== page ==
My writing has become more mature, more story rather than just a list of events.

INTERVIEWER

What do you mean by “more story”?

SCHOOLLESS

More action.

INTERVIEWER

What do you think needs the most improvement in your writing?

SCHOOLLESS

I think I need to work on incorporating a more complete story line.  My stories sometimes lack climax and resolution.

INTERVIEWER

What are some of the thing you have read that influence you?

SCHOOLLESS

In my fiction writing class, taught by my dad, we read a textbook by Janet Burroway.  This book led me to reading Dan Chaon, Tobias Wolff, and Ron Hansen, but Ernest Hemingway, who my dad introduced to me separately, influenced my writing most.  I like stories in which the characters are more important than the plot.

I adopted the placidity I noticed in Hemingway’s stories, and also his use of old men as characters.

In “The Package,” one of the stories I wrote for the class, there was an old man who was retired and scared of everything.  None of the characters in my stories have a life, so to speak, which is true a lot of the time with Hemingway.

One of my big problems is that every time I read a book or short story, my next piece of writing is in that style.  My goal is to take all those influences, and, as I tell my self, smush them together to create my personal style of writing.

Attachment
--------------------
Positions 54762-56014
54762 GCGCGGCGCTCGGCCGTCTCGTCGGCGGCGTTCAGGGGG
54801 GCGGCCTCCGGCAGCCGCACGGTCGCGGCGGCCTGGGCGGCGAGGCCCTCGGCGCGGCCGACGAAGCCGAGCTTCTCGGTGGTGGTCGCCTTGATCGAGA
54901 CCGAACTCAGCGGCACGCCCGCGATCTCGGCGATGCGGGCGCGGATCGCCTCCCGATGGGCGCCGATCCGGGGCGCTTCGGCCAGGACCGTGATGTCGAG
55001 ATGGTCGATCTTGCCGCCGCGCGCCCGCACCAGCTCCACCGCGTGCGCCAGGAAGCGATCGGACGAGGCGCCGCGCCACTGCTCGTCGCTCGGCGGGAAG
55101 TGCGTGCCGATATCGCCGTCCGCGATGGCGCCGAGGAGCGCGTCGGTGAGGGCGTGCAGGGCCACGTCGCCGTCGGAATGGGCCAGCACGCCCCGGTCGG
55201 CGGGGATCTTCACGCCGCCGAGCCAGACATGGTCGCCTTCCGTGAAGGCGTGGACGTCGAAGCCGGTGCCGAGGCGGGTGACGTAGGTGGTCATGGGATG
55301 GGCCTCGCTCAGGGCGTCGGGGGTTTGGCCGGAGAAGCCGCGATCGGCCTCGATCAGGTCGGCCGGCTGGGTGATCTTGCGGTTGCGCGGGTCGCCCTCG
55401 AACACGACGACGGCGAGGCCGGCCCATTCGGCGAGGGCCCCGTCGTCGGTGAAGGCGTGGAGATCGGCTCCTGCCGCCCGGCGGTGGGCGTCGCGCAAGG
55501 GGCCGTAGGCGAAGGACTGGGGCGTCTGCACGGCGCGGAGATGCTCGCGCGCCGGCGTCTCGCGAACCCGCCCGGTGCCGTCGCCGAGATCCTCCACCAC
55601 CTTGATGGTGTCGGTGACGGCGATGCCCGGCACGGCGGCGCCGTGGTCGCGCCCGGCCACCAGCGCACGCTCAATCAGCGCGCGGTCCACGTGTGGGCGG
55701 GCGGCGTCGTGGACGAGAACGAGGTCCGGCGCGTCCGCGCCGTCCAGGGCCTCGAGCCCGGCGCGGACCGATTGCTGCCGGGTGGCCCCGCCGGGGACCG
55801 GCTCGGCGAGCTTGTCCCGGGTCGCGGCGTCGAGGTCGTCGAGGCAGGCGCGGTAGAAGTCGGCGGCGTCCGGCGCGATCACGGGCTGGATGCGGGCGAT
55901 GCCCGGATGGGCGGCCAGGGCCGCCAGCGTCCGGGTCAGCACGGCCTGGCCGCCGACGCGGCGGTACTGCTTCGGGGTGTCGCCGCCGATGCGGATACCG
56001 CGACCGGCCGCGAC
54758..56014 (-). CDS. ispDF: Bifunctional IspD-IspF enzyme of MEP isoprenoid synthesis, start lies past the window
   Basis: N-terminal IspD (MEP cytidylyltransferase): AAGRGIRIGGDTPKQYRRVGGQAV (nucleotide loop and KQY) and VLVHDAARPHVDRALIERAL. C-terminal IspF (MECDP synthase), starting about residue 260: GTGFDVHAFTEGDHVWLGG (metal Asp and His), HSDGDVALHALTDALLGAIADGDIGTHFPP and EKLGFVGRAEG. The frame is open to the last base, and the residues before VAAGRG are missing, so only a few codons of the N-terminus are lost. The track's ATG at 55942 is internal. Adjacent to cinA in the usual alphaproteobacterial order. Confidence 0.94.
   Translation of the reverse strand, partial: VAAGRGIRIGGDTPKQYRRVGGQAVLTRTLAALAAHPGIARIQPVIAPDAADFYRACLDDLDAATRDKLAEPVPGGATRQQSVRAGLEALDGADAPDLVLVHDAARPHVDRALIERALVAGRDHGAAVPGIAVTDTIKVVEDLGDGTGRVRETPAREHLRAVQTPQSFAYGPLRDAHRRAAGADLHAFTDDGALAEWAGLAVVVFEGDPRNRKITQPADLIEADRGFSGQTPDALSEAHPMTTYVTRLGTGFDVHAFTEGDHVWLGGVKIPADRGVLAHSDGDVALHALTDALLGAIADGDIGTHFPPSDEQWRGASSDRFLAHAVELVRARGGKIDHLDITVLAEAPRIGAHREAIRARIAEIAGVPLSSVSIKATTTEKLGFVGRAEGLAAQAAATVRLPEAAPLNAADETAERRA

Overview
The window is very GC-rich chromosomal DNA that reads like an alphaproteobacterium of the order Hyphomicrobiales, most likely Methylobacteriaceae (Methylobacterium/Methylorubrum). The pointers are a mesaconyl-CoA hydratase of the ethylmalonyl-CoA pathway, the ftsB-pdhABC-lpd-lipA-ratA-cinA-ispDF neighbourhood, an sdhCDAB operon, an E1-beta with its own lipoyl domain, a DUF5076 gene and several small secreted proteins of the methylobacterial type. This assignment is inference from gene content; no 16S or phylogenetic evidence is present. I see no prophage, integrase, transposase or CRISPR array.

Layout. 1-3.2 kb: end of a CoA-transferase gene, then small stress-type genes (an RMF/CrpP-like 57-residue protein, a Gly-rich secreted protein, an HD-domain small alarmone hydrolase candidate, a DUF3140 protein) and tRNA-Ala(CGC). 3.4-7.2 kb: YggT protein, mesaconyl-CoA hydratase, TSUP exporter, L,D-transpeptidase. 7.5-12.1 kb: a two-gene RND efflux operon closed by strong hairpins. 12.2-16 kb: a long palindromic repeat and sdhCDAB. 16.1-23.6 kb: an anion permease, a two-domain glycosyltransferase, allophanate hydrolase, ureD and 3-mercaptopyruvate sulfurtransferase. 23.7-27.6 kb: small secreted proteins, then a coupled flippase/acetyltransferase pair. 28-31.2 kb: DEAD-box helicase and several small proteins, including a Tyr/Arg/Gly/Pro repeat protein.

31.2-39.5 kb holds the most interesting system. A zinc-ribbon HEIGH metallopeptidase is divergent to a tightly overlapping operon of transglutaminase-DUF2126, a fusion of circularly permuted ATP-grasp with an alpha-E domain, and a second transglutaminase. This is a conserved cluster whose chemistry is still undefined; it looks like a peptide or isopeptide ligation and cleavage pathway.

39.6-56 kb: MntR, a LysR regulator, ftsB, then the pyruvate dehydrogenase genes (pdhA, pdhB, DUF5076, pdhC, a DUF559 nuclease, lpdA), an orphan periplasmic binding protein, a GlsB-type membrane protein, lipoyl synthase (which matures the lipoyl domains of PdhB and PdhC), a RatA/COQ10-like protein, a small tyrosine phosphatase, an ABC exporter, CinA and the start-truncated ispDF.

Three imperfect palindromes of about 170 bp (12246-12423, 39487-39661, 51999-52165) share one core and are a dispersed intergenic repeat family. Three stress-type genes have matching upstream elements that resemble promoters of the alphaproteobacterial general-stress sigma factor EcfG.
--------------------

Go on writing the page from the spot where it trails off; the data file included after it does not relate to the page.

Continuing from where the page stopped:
SchoolLess and “I” agreed it was time to stop, but there was more to be said, and so “we” planned to sit down and talk more soon.  He said he was busy with various preparations for school and music, but as I left he fell asleep.

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SCHOOLLESS SPEAKS

You Can Take the Boy Out of Brooklyn
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City & Country, Home & Away
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Balancing (or trying to) Work & Relaxation
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Assessing “The Project” Now & Into the Future
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Skeptic & SchoolLess (Reporting) Take a Trip
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Writing Is Destiny
“I am made of my over-reactive mom and my under-reactive dad.”

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The High School Admissions Process, Take: SchoolLess
“I also hope I haven’t come to all the wrong conclusions.”

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Writing, Creativity, Process: Like Father, Like Son
“Unlike perspiration, inspiration is unpredictable; it is dependent on the complex brain and not the relatively simple body.”

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Young Writer at Work: The Art of Fiction No. 1
SchoolLess Speaks

Young Writer at Work: The Art of Fiction No. 1

The Art of Fiction No. 1: In Which SchoolLess Interviews Himself
“But I think, to be blunt, that writing about a total asshole is entertaining, and write about someone who is nice, happy, and energetic is boring.”

Read More
Racing Like a Pronoun
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Competition, Self-Motivation, & Balance
“Supine motivation is how I describe my approach to my academic life.”